Instagram thinks it knows which pictures you want to see


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Instagram is getting even cozier with Twitter and Facebook.
Photo: LoboStudioHamburg/Pixabay. Licensed under CC0 1.0

The latest Internet outrage upon us: Instagram is killing chronological order.

The photo-sharing platform announced the change today in a blog post and says that the update will let you users “see the moments they care about first.” Reaction to the news is predictably negative, considering that time has served us well as a measurement of change so far, and users don’t see any compelling reason to change that now.

Instagram is just the latest social-media company to announce that showing things in the order in which they happened is just so 2006. Facebook started using algorithms to mess up its News Feed about 10 years ago, and Twitter’s “Show me the best Tweets first” feature does the same thing. These moves are all ostensibly in service of users, but it’s more likely that they provide a way for platforms to keep sponsored content prominent and get as many eyes on it as possible.

“You may be surprised to learn that people miss on average 70 percent of their feeds,” Instagram said today on its blog. “As Instagram has grown, it’s become harder to keep up with all the photos and videos people share. This means you often don’t see the posts you might care about the most.

“To improve your experience, your feed will soon be ordered to show the moments we believe you will care about the most.”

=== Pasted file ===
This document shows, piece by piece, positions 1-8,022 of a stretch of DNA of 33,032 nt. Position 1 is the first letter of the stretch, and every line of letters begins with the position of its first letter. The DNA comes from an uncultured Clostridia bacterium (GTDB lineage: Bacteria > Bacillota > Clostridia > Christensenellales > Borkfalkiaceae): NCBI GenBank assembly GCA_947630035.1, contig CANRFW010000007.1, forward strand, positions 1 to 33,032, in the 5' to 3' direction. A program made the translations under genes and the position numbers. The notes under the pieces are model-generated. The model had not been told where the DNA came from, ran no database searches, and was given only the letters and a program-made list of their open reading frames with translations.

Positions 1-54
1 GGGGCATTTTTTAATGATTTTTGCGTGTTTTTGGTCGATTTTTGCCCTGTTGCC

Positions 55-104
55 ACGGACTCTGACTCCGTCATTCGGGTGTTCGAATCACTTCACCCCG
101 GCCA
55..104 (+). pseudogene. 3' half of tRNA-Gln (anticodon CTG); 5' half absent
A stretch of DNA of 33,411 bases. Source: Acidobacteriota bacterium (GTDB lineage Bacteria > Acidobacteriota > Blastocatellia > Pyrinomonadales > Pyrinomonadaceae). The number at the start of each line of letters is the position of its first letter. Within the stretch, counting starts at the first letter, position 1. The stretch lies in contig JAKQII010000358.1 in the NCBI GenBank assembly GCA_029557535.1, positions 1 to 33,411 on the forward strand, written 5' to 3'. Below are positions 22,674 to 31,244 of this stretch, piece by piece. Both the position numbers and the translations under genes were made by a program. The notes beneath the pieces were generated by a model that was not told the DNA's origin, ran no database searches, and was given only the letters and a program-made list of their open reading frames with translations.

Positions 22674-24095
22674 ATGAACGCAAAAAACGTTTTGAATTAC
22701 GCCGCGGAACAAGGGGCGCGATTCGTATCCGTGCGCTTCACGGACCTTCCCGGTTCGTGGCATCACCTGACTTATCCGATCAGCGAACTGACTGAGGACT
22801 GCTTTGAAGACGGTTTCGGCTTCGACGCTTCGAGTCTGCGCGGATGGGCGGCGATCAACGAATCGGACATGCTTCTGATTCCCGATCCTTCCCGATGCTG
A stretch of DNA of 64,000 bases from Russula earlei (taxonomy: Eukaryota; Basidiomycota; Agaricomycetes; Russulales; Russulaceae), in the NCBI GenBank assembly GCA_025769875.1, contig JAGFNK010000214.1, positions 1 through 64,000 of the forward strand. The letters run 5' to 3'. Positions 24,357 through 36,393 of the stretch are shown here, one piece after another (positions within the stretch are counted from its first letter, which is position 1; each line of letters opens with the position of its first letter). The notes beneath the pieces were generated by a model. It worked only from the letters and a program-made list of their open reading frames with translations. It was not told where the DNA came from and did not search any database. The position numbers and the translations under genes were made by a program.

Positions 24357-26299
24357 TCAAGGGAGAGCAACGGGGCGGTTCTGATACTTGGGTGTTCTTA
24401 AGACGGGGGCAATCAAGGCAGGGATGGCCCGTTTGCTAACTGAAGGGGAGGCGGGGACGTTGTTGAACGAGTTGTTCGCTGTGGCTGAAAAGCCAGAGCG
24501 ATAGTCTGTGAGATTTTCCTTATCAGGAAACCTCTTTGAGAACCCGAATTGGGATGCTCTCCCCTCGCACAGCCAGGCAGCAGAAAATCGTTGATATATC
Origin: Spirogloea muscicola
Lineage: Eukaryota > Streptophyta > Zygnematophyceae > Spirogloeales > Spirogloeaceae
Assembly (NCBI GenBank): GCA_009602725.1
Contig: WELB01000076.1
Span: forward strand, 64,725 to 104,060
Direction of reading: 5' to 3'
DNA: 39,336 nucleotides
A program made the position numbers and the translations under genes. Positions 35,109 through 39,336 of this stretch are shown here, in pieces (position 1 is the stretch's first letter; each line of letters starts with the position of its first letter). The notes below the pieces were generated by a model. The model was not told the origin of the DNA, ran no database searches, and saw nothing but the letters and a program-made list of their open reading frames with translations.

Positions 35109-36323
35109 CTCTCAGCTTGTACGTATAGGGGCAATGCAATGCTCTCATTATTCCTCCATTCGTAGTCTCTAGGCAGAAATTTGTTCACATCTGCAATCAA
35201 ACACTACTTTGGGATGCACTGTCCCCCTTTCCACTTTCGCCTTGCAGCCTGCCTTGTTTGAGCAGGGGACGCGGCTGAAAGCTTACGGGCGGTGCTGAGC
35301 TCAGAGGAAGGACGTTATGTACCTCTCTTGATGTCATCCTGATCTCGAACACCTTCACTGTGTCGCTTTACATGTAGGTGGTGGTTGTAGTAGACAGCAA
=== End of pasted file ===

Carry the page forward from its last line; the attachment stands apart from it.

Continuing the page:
Notice that Instagram is the one doing the ordering, and it will do so based on whatever its algorithms say you want to see. And how will that work?

“The order of photos and videos in your feed will be based on the likelihood you’ll be interested in the content, your relationship with the person posting and the timeliness of the post,” the blog explains. “As we begin, we’re focusing on optimizing the order — all the posts will still be there, just in a different order.”

We’re still not really sure how this will work. Is it grabbing and shuffling everything that people post since the last time you looked? Or is it establishing some arbitrary cut-off point if you’ve been away for a while? We assume Instagram hasn’t quite figured this out, itself, since it says it’s rolling out the re-ordering in “the coming months.”

But that doesn’t mean that just the announcement of such a feature isn’t already drawing some fire. The comments from people reblogging the reveal are already showing some hate.

“This is the number one reason I deleted my Facebook account,” user dreamedofglory says. “Please let it be opt-out!”

“How about giving us the ability to put accounts in lists or circles so we can decide who we want to see?” adds hpolleyphotography.

But we think that soupytwist has their finger on the pulse of the Internet with their reaction, which also requests the ability to opt out but prefaces it with a guttural, all-caps cry of anguish.


We expect to be hearing more of this as the feature becomes available.

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  • David Kaplan

    I hate this so much. Facebook does this and it bothers me beyond belief. I miss so many posts because I haven’t been the habit of liking or interacting with content. Now I comment on one post and that person’s posts show up in my feed for weeks…